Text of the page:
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Just tested: Fast laptops that are great for gaming

We turn the focus to gaming with our latest laptop reviews – plus read more about what it means to be a gaming laptop

If you’re an avid gamer, but haven’t bought a gaming computer in a long time – or perhaps you’re switching from a console to join your friends in the world of PC gaming – the amount of choice can be overwhelming

In this look at the latest models, we’ll run you through the most important considerations and highlight some recent models that have undergone our rigorous lab testing.

Browse all the Best Buy laptops in our reviews.

What is a gaming laptop?

A gaming laptop used to mean a beast of a machine that pushed the boundaries of what anyone would consider to be portable. With flashing lights, garish designs and atrocious battery life, traditional gaming laptops were one-trick ponies that non-gamers sought to avoid.

Today, with sleek(er) designs and more efficient components, gaming laptops should appeal to more than just hardcore gamers and, as you’ll see below, offer plenty of perks beyond simply allowing you to play the latest games.

Five things to look for from a gaming laptop

1. Graphics card The single most important influence on how well your laptop will play games. You should look for a model with a ‘discrete’ or ‘dedicated’ graphics card instead of a ‘shared’ graphic chip. This means there’s a dedicated chip inside your laptop whose sole purpose is to handle gaming graphics. Our full guide to gaming laptops (including the best gaming laptops we’ve tested) gives you some in-depth information on which graphics card to look for when you want to play a specific game.

2. Quad-core processor To get the best from your laptop, you should pick one with a processor that has at least four cores. Luckily, that’s not hard to find these days as the majority of gaming laptops come with a quad-core processor. But if you happen across one that only has a dual-core processor, it’s likely to hamper how well your games can run.

3. SSD A solid-state drive, or SSD, is a faster alternative to a hard disk. SSDs have no moving parts and can operate at many times the speed of a hard disk, making game loading times faster and overall computer performance a lot more snappy. If you’re worried about not having enough space – SSDs tend to be smaller than hard drives – look for a laptop that has an SSD and a hard disk.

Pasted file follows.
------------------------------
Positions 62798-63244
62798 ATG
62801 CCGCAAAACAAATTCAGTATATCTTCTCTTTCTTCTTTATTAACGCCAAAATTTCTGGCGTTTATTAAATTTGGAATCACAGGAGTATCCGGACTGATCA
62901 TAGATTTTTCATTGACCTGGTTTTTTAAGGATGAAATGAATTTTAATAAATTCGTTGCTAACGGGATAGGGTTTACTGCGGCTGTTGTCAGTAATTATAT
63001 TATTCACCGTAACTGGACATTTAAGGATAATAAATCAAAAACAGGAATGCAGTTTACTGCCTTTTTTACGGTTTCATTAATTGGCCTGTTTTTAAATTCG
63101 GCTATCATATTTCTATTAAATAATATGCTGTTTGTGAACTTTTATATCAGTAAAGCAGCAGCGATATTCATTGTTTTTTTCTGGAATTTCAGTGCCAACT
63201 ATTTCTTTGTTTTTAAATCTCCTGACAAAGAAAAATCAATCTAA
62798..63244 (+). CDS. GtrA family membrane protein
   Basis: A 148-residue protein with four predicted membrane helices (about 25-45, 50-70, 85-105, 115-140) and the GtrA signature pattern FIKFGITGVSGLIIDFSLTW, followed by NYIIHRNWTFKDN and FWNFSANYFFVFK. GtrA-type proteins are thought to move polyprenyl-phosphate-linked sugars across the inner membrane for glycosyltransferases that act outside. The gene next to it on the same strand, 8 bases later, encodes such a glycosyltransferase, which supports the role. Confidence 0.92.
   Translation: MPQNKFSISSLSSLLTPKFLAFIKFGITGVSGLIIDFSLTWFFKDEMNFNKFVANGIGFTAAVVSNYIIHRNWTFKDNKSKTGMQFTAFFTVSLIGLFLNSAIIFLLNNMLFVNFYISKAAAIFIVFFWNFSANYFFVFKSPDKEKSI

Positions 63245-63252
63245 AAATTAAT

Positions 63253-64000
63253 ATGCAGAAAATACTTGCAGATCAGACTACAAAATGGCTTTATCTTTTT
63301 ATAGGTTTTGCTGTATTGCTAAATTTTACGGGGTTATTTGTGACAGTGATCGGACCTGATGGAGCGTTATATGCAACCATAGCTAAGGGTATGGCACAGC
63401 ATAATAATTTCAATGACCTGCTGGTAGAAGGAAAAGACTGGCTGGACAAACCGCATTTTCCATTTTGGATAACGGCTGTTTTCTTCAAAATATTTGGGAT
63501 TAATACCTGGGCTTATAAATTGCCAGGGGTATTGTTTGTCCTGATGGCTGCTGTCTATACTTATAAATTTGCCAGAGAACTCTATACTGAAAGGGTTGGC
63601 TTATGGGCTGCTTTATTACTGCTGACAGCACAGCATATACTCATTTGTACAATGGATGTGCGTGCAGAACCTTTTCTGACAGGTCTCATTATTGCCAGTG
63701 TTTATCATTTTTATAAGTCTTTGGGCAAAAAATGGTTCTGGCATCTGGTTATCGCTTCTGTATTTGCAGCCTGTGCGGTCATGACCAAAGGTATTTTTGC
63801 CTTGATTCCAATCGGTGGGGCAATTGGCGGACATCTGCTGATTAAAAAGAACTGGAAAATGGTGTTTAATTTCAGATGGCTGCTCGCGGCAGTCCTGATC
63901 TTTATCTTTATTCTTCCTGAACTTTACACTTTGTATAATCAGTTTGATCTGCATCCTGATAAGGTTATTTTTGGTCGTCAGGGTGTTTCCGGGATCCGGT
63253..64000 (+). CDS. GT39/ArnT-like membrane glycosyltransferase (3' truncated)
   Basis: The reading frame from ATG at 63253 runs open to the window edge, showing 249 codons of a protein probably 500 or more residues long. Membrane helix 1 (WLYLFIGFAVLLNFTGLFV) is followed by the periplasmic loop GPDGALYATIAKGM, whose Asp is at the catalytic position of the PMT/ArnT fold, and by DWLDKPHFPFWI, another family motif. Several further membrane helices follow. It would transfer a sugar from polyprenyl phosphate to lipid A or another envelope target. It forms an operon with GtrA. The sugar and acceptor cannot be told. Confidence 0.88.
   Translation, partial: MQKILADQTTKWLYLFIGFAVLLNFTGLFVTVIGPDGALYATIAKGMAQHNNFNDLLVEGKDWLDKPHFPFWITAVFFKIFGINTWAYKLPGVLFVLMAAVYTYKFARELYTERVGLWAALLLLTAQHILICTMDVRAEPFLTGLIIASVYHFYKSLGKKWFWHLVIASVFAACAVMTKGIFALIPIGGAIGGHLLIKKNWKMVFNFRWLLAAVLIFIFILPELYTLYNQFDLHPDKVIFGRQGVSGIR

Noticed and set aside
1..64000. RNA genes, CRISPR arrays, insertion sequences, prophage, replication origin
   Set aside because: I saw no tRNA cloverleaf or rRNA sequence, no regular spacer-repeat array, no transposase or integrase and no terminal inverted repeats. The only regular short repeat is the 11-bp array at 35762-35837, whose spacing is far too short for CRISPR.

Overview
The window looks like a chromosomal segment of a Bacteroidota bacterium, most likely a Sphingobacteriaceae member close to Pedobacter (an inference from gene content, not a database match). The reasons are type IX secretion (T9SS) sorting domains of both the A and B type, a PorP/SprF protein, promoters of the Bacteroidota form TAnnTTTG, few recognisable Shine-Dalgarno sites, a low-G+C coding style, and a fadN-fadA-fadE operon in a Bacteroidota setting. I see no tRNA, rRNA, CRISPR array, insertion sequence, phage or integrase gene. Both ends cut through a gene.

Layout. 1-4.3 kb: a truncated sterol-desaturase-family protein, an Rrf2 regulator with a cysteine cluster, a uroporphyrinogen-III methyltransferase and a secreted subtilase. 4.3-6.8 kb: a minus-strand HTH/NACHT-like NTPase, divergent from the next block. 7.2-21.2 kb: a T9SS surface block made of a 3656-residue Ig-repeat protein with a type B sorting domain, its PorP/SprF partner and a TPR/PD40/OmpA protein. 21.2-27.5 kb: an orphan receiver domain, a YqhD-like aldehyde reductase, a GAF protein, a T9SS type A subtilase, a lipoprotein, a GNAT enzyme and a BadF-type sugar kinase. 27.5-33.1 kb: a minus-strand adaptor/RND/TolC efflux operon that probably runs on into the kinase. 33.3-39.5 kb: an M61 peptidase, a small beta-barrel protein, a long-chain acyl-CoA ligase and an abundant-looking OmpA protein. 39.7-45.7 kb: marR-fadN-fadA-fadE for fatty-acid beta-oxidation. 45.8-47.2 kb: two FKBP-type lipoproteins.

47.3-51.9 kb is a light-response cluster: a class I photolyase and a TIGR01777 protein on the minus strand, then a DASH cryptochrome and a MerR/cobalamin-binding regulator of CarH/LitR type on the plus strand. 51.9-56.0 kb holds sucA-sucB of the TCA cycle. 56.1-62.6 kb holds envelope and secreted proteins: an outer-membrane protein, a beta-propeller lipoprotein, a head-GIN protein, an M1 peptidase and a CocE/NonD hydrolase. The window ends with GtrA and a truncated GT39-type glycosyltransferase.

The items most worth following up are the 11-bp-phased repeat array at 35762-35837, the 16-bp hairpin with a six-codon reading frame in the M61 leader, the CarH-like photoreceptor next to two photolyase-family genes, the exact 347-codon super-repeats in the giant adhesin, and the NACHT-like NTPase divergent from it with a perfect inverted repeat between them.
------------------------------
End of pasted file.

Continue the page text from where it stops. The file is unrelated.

4. Good-quality screen If you’re paying closer to £1,000 for a gaming laptop, make sure the screen is up to scratch. Look for models with a high refresh rate (ideally 120Hz or higher), which will make your games look smoother, and look for those labelled with ‘IPS’ technology instead of ‘TN’ as these typically deliver brighter and more immersive picture quality.

5. Portable designs: While you might not be planning on taking your laptop out of your home for the time being, it’s worth making weight and thickness a consideration. It’s possible to find good-quality gaming laptops that weigh around 2kg, so unless you’re set on an ultra-powerful and very large laptop, you should aim low here.

What games can I play?

Any 2019 laptop costing at least £600 should be able to play all the most popular games, including Battlefield, Call of Duty, Counter-Strike, DOTA, FIFA, Fortnite, Grand Theft Auto V, PUBG and Roblox. But there are other things to consider here – the more powerful the laptop you buy, the smoother your games will run and the better graphics settings you’ll be able to run them at. If you only play games such as Counter-Strike, DOTA, Fortnite, PUBG and Roblox, you could easily get away with a cheap gaming laptop. But if you want top-quality graphics and smooth frame rates in games such as Battlefield or Call of Duty, you’ll have to look at spending upwards of £800 to get the very best.